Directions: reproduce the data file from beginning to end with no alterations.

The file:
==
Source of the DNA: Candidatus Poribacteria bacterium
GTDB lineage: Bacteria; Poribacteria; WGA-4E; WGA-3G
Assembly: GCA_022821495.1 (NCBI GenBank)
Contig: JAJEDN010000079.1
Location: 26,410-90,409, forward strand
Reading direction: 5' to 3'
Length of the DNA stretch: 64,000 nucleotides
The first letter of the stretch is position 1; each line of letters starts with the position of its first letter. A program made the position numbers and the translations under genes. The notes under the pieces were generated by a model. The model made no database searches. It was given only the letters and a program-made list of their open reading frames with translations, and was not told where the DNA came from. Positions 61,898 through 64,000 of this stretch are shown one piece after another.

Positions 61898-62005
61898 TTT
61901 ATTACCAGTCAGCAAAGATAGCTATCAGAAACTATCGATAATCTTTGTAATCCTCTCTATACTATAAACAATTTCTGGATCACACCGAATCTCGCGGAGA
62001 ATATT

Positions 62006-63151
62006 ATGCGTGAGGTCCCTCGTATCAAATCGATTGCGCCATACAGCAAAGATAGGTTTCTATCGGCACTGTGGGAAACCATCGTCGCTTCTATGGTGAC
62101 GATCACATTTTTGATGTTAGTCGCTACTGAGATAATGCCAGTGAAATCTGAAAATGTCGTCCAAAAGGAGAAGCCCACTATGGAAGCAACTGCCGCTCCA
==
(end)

Source of the DNA: Candidatus Poribacteria bacterium
GTDB lineage: Bacteria; Poribacteria; WGA-4E; WGA-3G
Assembly: GCA_022821495.1 (NCBI GenBank)
Contig: JAJEDN010000079.1
Location: 26,410-90,409, forward strand
Reading direction: 5' to 3'
Length of the DNA stretch: 64,000 nucleotides
The first letter of the stretch is position 1; each line of letters starts with the position of its first letter. A program made the position numbers and the translations under genes. The notes under the pieces were generated by a model. The model made no database searches. It was given only the letters and a program-made list of their open reading frames with translations, and was not told where the DNA came from. Positions 61,898 through 64,000 of this stretch are shown one piece after another.

Positions 61898-62005
61898 TTT
61901 ATTACCAGTCAGCAAAGATAGCTATCAGAAACTATCGATAATCTTTGTAATCCTCTCTATACTATAAACAATTTCTGGATCACACCGAATCTCGCGGAGA
62001 ATATT

Positions 62006-63151
62006 ATGCGTGAGGTCCCTCGTATCAAATCGATTGCGCCATACAGCAAAGATAGGTTTCTATCGGCACTGTGGGAAACCATCGTCGCTTCTATGGTGAC
62101 GATCACATTTTTGATGTTAGTCGCTACTGAGATAATGCCAGTGAAATCTGAAAATGTCGTCCAAAAGGAGAAGCCCACTATGGAAGCAACTGCCGCTCCA